According to the industry report, this phenomenon is increased when a company benefits from customer experience on one side of a platform to grow on another side of the market. Facebook, to illustrate this with an example, operates a social network platform and online advertisements provided by third parties. The more consumers use Facebook’s network and hit certain “likes,” the more advertisements will be targeted at them.
Another way of reducing this risk is to encourage consumers to “multihome” (that is, to list services on several sites), which in turn requires greater data portability as the industry report suggests.

Mergers: some relaxation of rules, but no killer solution
One of the notification thresholds has been increased, which has arguably excluded some transactions that do not have a significant impact on the market. This is reinforced by the introduction of a de minimis clause that exempts transactions below a certain threshold.
Given the recent debate surrounding them, it is surprising that the Novelle is silent on “killer acquisitions” — that is, acquisitions of an innovative target company with the aim of ”killing” either the target product (as in cases in the pharmaceutical sector where an incumbent buys out a pipeline product belonging to the target) or eliminating future independent competition in that market (as is arguably more the case in the digital sector).
Identifying killer acquisitions in the digital sector is particularly problematic, as it not only requires an assessment of immediate harm but also an evaluation of how an embryonic competitor may have developed absent the merger. Given that it is hard to predict what the future effects on an existing or potential competitor are on a forward-looking basis, calls for an ex post review of mergers (that is, once the merger has completed) have become louder. However, the Novelle makes it clear that the current ex ante approach could remain in place, despite the BKArtA’s call for an ex post review.
One way of dealing with such acquisitions would be to capture the deal value of transactions. The EU Commission seems to have adopted a wait-and-see approach depending on how the BKArtA and the Austrian competition authority enforces their newly amended notification thresholds. A further difficulty raised by such acquisitions is who should bear the burden of proof: The EU Commission’s policy report referred to in the introduction of this article recommends shifting the burden to the incumbent to prove the pro-competitiveness of its conduct.
Burning questions remain unanswered. One way of dealing with killer acquisitions in the digital sector may be to focus on an innovation-based competition assessment as developed in the GE/Siemens Alstom, Dow/Dupont or Bayer/Monsanto strand of cases and the protection of “innovation spaces” as the CMA has suggested by the CMA in its consultation on digital mergers.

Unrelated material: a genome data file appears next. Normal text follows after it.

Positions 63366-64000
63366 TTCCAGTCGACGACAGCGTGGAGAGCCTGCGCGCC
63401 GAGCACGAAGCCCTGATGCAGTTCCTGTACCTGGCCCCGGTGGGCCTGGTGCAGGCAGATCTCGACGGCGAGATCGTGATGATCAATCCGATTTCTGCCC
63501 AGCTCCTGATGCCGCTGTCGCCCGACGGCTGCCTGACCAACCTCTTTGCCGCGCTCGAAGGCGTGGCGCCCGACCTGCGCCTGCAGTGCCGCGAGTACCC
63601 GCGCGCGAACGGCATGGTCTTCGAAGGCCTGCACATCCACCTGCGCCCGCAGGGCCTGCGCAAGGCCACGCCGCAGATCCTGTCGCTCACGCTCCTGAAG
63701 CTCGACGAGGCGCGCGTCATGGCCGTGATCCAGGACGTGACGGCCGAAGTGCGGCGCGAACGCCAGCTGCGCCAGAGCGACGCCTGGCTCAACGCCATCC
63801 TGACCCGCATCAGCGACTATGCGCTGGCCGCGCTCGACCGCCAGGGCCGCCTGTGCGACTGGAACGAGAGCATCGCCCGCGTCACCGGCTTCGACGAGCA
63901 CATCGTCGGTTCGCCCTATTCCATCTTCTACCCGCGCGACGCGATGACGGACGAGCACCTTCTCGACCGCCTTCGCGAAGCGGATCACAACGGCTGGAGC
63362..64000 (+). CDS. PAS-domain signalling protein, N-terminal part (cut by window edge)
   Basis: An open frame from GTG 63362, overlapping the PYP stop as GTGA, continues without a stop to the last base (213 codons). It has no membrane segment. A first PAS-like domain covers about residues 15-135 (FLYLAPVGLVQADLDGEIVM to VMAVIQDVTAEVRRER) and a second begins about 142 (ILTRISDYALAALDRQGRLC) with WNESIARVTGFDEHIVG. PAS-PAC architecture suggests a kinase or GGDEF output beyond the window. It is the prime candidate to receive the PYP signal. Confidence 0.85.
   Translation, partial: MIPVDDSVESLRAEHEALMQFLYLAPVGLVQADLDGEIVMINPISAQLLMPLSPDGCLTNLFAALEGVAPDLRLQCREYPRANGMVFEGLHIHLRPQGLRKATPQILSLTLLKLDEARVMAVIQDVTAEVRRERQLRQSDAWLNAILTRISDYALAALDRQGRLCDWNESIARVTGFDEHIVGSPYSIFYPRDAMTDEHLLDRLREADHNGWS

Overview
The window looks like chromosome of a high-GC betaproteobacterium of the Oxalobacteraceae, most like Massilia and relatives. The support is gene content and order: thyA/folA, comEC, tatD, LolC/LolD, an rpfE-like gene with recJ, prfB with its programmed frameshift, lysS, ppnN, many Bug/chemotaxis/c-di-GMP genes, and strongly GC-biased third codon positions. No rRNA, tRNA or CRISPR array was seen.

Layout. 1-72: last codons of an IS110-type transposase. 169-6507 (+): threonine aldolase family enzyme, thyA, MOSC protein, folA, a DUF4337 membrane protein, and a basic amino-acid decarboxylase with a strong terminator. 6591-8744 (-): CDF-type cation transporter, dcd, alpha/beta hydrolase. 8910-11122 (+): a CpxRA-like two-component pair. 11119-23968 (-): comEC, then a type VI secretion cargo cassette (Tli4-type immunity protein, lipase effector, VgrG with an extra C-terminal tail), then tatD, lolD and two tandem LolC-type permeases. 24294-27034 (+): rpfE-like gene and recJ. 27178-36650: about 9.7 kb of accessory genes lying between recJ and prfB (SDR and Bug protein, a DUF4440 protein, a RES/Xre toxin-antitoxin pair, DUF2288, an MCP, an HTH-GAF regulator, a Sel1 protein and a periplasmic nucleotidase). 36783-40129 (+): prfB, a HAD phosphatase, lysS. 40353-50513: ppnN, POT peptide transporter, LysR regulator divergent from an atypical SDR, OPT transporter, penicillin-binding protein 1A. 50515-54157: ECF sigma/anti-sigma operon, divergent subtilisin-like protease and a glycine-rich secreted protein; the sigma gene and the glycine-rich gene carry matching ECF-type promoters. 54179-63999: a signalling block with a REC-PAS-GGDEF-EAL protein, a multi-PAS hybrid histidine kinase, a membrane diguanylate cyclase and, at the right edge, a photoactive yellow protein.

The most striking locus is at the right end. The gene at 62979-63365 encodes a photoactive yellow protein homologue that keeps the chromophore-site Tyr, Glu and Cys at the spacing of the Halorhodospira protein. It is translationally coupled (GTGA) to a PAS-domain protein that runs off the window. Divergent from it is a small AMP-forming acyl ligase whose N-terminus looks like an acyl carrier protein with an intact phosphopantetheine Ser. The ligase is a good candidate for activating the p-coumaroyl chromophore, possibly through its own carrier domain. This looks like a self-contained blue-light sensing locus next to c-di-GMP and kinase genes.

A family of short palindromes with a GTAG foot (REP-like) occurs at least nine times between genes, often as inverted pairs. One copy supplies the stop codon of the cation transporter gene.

Guidance on restrictive agreements
A change to be welcomed is the introduction of a voluntary notification request for collaboration agreements that is reminiscent of the premodernization EU approach under which parties would have to first notify a competition authority about an agreement. This move will inject more legal certainty into the current approach in the spirit of collaboration between market players and the BKArtA, especially where agreements are complex. Parties will receive a decision within six months of submitting such a request.

Conclusion: some answers, many further questions
Breaking up tech giants completely (as increasingly suggested by Elizabeth Warren, the current Democratic front-runner in the US) was deemed to be a method of last resort by Vestager when she spoke at a tech conference earlier this year. However, more empirical evidence is needed to understand how easy market entry is where businesses face large incumbent digital players.
While the suggestions in the recent Novelle may be applauded as an attempt to deal with new challenges in a digital era, competition regulators and legislative bodies around the globe still face a number of to-dos on their list. Some of these are set out in the questions below. Not all of the industry report’s recommendations have been adopted in this Novelle — this includes the suggestion that platforms with a certain minimum level of users or sales implement an alternative dispute-resolution procedure using independent third parties to address infringements on platforms.
But perhaps we need to wait for the next wave of another Novelle …